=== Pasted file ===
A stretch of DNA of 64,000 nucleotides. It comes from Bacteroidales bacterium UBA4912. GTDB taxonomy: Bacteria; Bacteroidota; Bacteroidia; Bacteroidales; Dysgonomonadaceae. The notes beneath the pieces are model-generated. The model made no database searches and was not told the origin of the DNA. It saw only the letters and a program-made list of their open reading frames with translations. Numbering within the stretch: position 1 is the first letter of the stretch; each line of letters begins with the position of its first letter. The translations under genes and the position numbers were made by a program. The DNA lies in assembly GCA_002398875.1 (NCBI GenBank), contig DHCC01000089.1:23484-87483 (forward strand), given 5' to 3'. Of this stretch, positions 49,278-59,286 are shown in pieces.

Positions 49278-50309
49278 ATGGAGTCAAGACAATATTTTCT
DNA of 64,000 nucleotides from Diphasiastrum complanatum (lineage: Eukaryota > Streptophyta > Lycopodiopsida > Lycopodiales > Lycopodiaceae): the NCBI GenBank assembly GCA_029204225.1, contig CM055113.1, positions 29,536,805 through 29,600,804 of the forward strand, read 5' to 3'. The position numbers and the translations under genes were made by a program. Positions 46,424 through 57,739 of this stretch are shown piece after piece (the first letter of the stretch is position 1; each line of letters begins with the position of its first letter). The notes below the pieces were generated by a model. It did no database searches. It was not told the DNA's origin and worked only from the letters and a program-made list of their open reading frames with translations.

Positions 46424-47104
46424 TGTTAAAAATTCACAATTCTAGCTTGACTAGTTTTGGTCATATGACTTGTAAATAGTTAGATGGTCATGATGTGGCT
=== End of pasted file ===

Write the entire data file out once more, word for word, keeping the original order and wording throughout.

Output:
A stretch of DNA of 64,000 nucleotides. It comes from Bacteroidales bacterium UBA4912. GTDB taxonomy: Bacteria; Bacteroidota; Bacteroidia; Bacteroidales; Dysgonomonadaceae. The notes beneath the pieces are model-generated. The model made no database searches and was not told the origin of the DNA. It saw only the letters and a program-made list of their open reading frames with translations. Numbering within the stretch: position 1 is the first letter of the stretch; each line of letters begins with the position of its first letter. The translations under genes and the position numbers were made by a program. The DNA lies in assembly GCA_002398875.1 (NCBI GenBank), contig DHCC01000089.1:23484-87483 (forward strand), given 5' to 3'. Of this stretch, positions 49,278-59,286 are shown in pieces.

Positions 49278-50309
49278 ATGGAGTCAAGACAATATTTTCT
DNA of 64,000 nucleotides from Diphasiastrum complanatum (lineage: Eukaryota > Streptophyta > Lycopodiopsida > Lycopodiales > Lycopodiaceae): the NCBI GenBank assembly GCA_029204225.1, contig CM055113.1, positions 29,536,805 through 29,600,804 of the forward strand, read 5' to 3'. The position numbers and the translations under genes were made by a program. Positions 46,424 through 57,739 of this stretch are shown piece after piece (the first letter of the stretch is position 1; each line of letters begins with the position of its first letter). The notes below the pieces were generated by a model. It did no database searches. It was not told the DNA's origin and worked only from the letters and a program-made list of their open reading frames with translations.

Positions 46424-47104
46424 TGTTAAAAATTCACAATTCTAGCTTGACTAGTTTTGGTCATATGACTTGTAAATAGTTAGATGGTCATGATGTGGCT